Many MANY areas value rolling lawns that are continuous from one end of the block to the other. It's seen as nicer and more friendly and a sign of a better area. Even not-better areas are often very stubbornly/fearfully defensive of nice lawns as the one nice thing they can have.

Places that allow them often disallow chainlink and colourbond is uncommon, so the permitted choices can rapidly become very expensive in terms of brick/iron or useless for keeping in a dog, like split-rail.

EDIT: was just saying. Sorry for the derail OP.

Edited by la di dah, 02 February 2013 - 05:30 PM.


#13 Custard

Posted 02 February 2013 - 05:41 PM

Maybe some of the tips in this article from the RSPCA might help you?

http://kb.rspca.org.au/What-can-I-do-if-my...nxiety_319.html

#14 Feral*Spikey*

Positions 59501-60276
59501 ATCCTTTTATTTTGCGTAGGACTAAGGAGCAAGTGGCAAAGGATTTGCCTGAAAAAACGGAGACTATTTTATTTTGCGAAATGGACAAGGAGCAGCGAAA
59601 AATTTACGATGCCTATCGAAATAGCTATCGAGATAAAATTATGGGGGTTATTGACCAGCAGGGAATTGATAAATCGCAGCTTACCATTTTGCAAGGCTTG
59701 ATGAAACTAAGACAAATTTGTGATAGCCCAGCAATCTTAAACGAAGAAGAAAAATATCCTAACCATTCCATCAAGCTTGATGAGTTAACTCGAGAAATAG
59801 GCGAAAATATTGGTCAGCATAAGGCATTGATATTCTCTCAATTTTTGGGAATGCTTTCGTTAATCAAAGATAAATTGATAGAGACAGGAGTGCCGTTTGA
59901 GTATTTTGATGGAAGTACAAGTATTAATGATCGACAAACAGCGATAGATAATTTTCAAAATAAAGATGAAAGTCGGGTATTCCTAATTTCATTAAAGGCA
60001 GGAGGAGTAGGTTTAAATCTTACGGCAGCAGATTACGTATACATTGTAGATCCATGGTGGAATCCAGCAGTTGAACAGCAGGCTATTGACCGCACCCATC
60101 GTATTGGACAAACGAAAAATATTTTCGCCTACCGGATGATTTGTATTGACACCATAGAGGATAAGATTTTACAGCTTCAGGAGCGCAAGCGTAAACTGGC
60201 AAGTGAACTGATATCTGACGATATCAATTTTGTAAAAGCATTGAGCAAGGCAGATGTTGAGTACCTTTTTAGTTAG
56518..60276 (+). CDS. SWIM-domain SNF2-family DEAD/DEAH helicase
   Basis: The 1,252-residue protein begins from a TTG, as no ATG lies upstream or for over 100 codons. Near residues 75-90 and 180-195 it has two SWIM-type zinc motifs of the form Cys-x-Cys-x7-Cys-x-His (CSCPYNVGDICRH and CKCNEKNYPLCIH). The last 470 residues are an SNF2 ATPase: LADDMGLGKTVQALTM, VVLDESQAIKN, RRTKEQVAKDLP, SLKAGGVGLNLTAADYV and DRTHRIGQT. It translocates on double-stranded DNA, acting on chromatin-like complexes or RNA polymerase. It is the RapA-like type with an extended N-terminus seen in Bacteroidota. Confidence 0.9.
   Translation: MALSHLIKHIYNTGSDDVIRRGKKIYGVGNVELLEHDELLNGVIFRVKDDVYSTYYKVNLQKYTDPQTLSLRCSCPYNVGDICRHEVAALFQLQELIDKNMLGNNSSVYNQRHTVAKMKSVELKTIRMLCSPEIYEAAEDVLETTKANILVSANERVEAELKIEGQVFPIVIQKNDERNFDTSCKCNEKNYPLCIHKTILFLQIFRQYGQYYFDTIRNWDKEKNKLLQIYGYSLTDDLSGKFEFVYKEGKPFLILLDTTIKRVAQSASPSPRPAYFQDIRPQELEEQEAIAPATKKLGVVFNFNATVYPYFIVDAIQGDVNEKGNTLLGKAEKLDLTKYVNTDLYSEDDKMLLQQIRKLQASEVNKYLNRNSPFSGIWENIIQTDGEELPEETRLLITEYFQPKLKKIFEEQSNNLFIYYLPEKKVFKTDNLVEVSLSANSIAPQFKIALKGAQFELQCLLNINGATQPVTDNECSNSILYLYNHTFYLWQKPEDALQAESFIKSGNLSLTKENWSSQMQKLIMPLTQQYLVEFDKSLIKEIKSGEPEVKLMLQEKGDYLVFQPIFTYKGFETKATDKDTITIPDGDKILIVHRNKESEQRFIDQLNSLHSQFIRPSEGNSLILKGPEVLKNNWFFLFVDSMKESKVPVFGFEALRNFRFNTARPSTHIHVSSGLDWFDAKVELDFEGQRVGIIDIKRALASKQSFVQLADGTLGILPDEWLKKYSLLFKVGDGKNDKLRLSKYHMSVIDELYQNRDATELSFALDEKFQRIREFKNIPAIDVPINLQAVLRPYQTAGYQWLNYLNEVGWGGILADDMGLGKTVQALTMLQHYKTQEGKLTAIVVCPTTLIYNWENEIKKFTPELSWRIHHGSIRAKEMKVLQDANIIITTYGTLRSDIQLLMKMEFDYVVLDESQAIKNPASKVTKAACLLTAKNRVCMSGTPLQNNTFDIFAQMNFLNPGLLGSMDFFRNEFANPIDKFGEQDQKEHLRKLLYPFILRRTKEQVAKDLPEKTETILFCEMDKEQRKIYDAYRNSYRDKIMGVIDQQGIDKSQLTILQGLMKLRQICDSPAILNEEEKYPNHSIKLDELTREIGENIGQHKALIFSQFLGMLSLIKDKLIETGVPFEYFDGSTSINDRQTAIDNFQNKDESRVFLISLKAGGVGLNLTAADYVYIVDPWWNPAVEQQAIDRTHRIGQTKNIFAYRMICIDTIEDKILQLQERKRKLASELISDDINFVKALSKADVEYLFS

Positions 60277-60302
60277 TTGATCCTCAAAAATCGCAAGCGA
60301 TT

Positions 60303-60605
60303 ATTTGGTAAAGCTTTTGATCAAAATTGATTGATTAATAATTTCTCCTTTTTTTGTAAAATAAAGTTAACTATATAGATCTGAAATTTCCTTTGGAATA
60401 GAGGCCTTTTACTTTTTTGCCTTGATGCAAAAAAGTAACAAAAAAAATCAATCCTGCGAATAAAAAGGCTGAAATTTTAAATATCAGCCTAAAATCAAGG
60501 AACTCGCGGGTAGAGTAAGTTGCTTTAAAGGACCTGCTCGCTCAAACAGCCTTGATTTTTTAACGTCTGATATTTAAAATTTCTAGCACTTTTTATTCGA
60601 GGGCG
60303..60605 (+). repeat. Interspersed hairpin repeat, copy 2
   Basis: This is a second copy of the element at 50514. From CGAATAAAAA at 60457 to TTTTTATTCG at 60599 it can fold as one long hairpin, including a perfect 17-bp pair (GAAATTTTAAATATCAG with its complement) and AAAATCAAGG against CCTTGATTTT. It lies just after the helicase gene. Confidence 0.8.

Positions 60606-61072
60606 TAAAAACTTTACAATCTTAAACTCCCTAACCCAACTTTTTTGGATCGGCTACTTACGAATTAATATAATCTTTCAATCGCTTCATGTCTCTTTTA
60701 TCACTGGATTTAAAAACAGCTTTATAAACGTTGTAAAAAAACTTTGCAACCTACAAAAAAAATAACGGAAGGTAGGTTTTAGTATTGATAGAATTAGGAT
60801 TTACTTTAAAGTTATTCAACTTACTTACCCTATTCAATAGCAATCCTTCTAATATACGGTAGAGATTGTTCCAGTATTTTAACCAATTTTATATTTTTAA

Posted 02 February 2013 - 05:43 PM

Kalota,

I think what you are seeing is a fairly low level of anxiety, which is understandable coming from a new dog, who is also a rescue (and how wonderful it is that he has a new home!). For most recue dogs, I expect them to become comfortable and confident in their new home around the 6 month mark.

I think that you're completely on the right track for keeping him occupied while you're both out, and that time is probably going to be the healer in this case.

Do practice short absences though. Start with a literal out the door and back in. Reward for a quiet dog. Most dogs cotton on to what you're doing fairly quickly, and will begin to 'expect' you to return. Once you've got a dog that isn't carrying on for that bit, try staying on the other side of the door for a short time - 1 minute or so. Every time you achieve a quiet dog (and lots of praise and rewards for 'happy' behaviour while you're gone), you bump it up another minute or two.

JB's list of things you can do is worth a go - especially the radio on where the dog can hear it. You could also offer an old, sweaty T-shirt to be loved. Sometimes your scent is comforting enough.